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So wonderfully weird.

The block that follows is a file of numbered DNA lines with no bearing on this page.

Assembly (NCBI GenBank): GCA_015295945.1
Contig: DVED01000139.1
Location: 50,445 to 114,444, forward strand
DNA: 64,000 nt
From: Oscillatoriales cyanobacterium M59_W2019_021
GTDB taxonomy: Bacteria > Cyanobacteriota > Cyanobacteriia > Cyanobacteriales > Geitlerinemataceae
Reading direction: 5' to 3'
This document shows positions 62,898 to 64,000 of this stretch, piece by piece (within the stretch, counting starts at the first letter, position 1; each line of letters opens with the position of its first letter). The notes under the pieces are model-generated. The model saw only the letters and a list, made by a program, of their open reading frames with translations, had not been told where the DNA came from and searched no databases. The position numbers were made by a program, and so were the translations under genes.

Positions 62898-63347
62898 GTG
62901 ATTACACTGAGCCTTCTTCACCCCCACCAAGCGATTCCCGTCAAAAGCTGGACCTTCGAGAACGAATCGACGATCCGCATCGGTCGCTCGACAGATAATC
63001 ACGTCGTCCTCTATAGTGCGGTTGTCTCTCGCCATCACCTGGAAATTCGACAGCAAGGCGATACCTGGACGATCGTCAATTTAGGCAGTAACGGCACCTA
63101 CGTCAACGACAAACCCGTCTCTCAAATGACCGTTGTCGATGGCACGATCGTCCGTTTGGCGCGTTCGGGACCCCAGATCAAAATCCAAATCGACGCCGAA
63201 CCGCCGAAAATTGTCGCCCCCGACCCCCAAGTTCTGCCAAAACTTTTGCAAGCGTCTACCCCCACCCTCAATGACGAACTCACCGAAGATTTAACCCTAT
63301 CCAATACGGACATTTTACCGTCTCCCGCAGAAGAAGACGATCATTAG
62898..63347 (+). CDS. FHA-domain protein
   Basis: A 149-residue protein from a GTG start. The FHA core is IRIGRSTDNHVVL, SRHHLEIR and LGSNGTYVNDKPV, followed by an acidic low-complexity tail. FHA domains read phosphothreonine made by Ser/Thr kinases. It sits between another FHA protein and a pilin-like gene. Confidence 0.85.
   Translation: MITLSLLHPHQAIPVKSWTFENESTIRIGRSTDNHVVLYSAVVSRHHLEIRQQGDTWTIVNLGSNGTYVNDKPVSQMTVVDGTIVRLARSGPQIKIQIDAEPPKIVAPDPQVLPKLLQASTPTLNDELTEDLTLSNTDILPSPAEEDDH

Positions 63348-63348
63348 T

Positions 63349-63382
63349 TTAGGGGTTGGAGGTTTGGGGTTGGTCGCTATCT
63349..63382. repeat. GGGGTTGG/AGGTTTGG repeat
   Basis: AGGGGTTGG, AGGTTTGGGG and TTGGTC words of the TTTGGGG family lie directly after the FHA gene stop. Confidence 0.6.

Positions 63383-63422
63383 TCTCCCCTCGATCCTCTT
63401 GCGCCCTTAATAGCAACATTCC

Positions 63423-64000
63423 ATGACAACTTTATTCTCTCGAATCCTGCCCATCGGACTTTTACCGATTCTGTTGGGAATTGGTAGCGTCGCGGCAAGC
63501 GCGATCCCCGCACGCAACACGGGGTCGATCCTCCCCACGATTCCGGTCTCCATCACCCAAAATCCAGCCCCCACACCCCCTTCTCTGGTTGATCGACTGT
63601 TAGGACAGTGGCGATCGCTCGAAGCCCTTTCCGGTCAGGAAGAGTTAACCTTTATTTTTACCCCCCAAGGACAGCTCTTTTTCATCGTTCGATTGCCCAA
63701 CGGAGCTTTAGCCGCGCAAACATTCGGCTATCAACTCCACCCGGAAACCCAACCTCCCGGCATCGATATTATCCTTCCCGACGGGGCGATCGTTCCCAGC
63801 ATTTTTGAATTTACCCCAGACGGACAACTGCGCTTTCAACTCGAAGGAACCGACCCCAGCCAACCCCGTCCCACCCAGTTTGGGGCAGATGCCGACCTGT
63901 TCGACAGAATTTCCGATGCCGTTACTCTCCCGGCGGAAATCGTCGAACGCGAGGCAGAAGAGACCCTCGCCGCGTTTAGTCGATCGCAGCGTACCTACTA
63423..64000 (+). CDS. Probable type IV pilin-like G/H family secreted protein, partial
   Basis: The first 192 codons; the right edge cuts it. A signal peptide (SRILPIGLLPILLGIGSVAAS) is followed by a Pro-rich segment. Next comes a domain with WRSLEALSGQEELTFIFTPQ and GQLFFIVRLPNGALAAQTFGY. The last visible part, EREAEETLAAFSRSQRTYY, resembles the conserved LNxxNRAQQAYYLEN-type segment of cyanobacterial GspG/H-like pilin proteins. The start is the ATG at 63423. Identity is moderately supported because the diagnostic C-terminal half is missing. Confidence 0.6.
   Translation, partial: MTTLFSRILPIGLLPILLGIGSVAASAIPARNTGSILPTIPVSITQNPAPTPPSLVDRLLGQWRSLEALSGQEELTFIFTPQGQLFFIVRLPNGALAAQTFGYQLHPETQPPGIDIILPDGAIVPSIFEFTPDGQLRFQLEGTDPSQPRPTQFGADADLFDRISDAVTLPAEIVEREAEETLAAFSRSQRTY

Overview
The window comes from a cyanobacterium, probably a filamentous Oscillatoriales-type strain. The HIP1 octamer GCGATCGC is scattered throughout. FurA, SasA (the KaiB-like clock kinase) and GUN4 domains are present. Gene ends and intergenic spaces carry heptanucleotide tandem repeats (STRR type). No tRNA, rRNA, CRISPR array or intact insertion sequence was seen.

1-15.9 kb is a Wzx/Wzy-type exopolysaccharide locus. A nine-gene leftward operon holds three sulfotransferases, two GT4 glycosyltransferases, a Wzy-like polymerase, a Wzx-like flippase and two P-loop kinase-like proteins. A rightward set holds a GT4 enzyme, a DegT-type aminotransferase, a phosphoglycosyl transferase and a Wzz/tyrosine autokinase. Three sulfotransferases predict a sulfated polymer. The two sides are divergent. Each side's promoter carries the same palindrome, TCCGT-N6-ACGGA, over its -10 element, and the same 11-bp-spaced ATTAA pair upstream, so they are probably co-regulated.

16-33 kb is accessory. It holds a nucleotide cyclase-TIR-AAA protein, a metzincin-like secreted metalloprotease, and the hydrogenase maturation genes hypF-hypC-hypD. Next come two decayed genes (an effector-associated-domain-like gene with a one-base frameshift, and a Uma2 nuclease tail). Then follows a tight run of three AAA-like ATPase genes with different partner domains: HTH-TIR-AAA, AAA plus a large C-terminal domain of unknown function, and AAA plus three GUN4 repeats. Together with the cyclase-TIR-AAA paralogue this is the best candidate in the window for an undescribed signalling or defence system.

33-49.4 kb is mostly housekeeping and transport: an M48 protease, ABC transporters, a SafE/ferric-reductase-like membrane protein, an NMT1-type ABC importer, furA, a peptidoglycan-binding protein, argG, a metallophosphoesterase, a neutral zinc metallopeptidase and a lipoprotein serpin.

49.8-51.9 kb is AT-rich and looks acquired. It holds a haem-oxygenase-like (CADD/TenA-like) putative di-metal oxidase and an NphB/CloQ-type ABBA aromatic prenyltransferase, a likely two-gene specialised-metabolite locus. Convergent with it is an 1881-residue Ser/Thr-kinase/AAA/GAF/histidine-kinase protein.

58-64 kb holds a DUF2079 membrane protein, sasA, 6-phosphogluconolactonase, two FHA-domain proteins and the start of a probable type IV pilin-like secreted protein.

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President Trump gave the federal response to Hurricane Maria in Puerto Rico a 10 out of 10 on Thursday. Yes. Really. He gave himself the highest marks for what has been a well-documented and tragic mess. SEE ALSO: Photos from Puerto Rico reveal the devastating power of Hurricane Maria He said this, and other objectively inaccurate statements about the U.S. territory, with a straight face while sitting next to Puerto Rico Gov. Ricardo Rosselló at the White House Thursday. Here's his full answer to the reporter's question: WATCH: President Trump, seated next to Gov. Rosselló, grades the federal response efforts in Puerto Rico a 10 out of 10 pic.twitter.com/Wyywx1QUOp — NBC News (@NBCNews) October 19, 2017 In no world is the U.S. government's response to the natural disaster perfect. Far from it. Based solely on basic statistics from the Puerto Rican government — in the words of the governor — "a lot still has to be done." “I think we’ve done a really great job," says Pres Trump on disaster relief in Puerto Rico. Gov Rosello says "a lot still has to be done." pic.twitter.com/futAvxexq1 — Mark Knoller (@markknoller) October 19, 2017 As of Thursday — nearly a month after Hurricane Maria made landfall on the island nation as a Category 4 storm — these are just some of the grim statistics: Only 21.6 percent of Puerto Rico has power. 71.58 percent has access to drinking water, but this varies greatly by region. Northern Puerto Rico, for example, has just 37 percent. Just 25.07 percent of cellphone antennas and 46.57 percent of cell towers are back in operation The situation is so dire in some communities that some Puerto Ricans — who are American citizens — have resorted to drinking from contaminated water sources, including Superfund sites containing extremely hazardous substances. Trump gives his Puerto Rico response a 10 despite 85% of island still lacking electricity https://t.co/t8sDNYDcIH #breakingnews #news — Antonio Saalamandras (@Apocrifos) October 19, 2017 Those are not 10 out of 10 numbers. WATCH: Balloons may be Puerto Rico's best chance for communication